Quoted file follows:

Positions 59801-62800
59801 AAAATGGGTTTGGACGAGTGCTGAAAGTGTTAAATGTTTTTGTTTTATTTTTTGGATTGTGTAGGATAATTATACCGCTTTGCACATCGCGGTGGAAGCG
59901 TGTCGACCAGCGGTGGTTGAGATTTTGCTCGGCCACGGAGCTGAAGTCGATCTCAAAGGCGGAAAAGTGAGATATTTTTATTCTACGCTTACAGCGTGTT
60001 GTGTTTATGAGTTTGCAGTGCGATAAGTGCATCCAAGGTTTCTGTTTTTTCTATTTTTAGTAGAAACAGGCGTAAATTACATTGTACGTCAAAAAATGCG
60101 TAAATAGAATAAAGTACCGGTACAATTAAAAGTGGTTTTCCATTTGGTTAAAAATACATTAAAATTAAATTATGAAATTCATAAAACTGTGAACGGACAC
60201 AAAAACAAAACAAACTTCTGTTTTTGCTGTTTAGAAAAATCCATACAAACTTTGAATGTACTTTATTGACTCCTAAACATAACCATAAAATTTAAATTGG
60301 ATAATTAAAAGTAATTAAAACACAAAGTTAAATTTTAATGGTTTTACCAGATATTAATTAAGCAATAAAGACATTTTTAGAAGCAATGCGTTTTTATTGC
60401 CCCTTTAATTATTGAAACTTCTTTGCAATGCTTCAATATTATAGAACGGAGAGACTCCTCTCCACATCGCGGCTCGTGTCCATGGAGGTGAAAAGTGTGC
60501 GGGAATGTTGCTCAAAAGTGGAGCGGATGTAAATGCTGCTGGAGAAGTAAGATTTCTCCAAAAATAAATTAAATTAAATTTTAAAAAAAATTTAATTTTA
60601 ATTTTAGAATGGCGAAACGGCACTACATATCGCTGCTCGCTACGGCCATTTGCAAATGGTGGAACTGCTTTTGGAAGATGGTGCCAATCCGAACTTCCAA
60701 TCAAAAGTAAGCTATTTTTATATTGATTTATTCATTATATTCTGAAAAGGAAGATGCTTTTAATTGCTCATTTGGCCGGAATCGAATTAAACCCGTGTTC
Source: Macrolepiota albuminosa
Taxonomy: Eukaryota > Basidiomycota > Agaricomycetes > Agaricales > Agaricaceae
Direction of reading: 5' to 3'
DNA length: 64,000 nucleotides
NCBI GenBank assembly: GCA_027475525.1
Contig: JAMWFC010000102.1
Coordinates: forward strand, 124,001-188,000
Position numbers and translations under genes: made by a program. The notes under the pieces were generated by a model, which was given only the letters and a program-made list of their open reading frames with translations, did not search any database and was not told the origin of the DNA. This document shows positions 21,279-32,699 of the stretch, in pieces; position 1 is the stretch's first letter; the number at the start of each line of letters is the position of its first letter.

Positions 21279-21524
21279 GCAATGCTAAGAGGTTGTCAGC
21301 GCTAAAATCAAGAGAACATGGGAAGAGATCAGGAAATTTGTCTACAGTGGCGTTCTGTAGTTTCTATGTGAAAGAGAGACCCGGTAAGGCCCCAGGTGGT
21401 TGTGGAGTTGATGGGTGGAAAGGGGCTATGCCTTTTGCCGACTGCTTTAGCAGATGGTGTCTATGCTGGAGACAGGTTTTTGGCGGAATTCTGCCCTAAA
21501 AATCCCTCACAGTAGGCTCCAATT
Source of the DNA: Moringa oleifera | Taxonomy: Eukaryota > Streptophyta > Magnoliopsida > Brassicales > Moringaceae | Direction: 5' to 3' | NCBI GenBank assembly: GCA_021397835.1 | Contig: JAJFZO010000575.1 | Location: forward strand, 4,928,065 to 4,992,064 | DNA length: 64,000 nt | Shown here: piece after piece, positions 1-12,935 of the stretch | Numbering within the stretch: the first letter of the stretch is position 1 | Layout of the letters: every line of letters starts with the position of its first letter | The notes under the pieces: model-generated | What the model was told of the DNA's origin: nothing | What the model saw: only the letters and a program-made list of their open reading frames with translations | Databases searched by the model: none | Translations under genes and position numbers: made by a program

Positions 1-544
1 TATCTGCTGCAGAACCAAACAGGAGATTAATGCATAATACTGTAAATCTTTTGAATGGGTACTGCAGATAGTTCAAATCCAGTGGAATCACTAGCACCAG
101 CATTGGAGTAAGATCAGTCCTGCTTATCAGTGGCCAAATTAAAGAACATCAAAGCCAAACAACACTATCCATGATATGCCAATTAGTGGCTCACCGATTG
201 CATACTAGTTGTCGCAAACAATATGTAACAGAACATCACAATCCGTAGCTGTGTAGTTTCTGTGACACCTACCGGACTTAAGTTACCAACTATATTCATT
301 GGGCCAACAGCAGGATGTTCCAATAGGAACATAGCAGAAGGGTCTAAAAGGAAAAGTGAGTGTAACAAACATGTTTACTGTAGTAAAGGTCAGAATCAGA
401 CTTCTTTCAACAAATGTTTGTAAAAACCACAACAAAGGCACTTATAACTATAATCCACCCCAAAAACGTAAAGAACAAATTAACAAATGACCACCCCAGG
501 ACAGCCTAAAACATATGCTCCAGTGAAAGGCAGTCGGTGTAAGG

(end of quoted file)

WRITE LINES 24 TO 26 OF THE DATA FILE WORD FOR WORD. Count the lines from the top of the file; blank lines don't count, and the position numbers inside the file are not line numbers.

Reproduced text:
21501 AATCCCTCACAGTAGGCTCCAATT
Source of the DNA: Moringa oleifera | Taxonomy: Eukaryota > Streptophyta > Magnoliopsida > Brassicales > Moringaceae | Direction: 5' to 3' | NCBI GenBank assembly: GCA_021397835.1 | Contig: JAJFZO010000575.1 | Location: forward strand, 4,928,065 to 4,992,064 | DNA length: 64,000 nt | Shown here: piece after piece, positions 1-12,935 of the stretch | Numbering within the stretch: the first letter of the stretch is position 1 | Layout of the letters: every line of letters starts with the position of its first letter | The notes under the pieces: model-generated | What the model was told of the DNA's origin: nothing | What the model saw: only the letters and a program-made list of their open reading frames with translations | Databases searched by the model: none | Translations under genes and position numbers: made by a program

Positions 1-544